Am J Med Sci. 2022 Jan 4:S0002-9629(21)00449-3. doi: 10.1016/j.amjms.2021.10.023. Online ahead of print.
BACKGROUND: Patients with cirrhosis are uniquely predisposed to infections, which can lead to acute decompensation and an increase in mortality rates. We hypothesized that not only are cirrhotic patients more likely to develop certain infections, but that specific infections are associated with poorer outcomes. Therefore, we aimed to examine the epidemiology, bacteriology, and outcomes of infections in cirrhotic patients admitted to the hospital.
METHODS: In this single center observational retrospective cohort study, we identified admissions in which patients had an infection from a group of all admissions of cirrhotics from 2011-2016. Infections were categorized by the primary source of infection, and rigorous clinical and bacteriologic definitions were used.
RESULTS: We identified 1,208 unique admissions in 877 unique patients during the study period. The most common infections identified were as follows: urinary tract infections (33%), pneumonia (23%), spontaneous bacterial peritonitis (14%), and bacteremia (11%). Gram-positive organisms were most commonly isolated in patients with spontaneous bacterial peritonitis and bacteremia, whereas gram negative bacteria were most prevalent in urinary tract infections and pneumonia. Candida infections were common and identified in the following proportions: spontaneous bacterial peritonitis (16%), pneumonia (14%), bacteremia (13%), and urinary tract infections (9%). Pneumonia, spontaneous bacterial peritonitis, and meningitis were associated with increased mortality rates (29%, 32%, and 67%, respectively), compared to the overall mortality rate of 20% (p-value<0.05).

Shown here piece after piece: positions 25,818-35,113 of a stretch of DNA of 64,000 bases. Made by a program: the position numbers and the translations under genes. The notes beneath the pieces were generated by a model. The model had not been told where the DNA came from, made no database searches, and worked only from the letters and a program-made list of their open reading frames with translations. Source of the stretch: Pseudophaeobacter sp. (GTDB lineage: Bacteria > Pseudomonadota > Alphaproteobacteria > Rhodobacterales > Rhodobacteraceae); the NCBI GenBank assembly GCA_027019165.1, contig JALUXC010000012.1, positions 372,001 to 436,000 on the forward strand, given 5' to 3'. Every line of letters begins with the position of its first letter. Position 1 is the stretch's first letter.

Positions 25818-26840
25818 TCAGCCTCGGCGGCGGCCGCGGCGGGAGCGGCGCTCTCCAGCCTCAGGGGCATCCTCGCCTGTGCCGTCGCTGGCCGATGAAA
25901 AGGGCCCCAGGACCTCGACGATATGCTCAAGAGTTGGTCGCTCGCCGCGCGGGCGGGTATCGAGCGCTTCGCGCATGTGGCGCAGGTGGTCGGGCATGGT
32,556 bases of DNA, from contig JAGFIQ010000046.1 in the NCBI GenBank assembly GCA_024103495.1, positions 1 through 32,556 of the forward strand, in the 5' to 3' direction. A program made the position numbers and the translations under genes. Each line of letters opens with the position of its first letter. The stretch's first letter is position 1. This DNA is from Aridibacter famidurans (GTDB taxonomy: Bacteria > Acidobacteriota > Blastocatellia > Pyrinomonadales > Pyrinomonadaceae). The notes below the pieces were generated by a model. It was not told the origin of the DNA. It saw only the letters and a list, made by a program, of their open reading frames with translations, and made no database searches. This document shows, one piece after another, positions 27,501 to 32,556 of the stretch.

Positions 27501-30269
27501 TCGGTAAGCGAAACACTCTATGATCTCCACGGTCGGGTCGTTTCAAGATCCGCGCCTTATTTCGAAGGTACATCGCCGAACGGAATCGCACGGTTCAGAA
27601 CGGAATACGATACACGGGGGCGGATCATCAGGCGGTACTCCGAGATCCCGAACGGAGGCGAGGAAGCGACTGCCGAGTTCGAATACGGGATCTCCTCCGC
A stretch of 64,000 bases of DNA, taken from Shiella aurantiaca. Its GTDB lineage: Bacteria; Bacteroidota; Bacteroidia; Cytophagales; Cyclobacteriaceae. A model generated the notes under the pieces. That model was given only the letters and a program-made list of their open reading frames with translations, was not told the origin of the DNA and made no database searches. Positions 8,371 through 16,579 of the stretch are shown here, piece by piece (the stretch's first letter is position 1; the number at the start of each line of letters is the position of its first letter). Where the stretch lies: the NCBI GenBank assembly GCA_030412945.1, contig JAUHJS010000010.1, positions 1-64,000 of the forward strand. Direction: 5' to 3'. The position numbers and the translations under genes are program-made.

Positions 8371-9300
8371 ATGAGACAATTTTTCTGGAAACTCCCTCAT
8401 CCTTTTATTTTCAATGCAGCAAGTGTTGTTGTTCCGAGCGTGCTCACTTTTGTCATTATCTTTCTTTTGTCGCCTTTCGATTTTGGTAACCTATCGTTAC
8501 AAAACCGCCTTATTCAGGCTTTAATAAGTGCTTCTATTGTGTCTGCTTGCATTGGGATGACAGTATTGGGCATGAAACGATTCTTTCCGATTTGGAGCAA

CONCLUSIONS: In summary, infections were common in patients with cirrhosis and were associated with poor outcomes, particularly in the presence of evidence of sepsis. Spontaneous bacterial peritonitis and bacteremia are now most commonly due to gram-positive organisms and fungal infections appear to be rising in prevalence.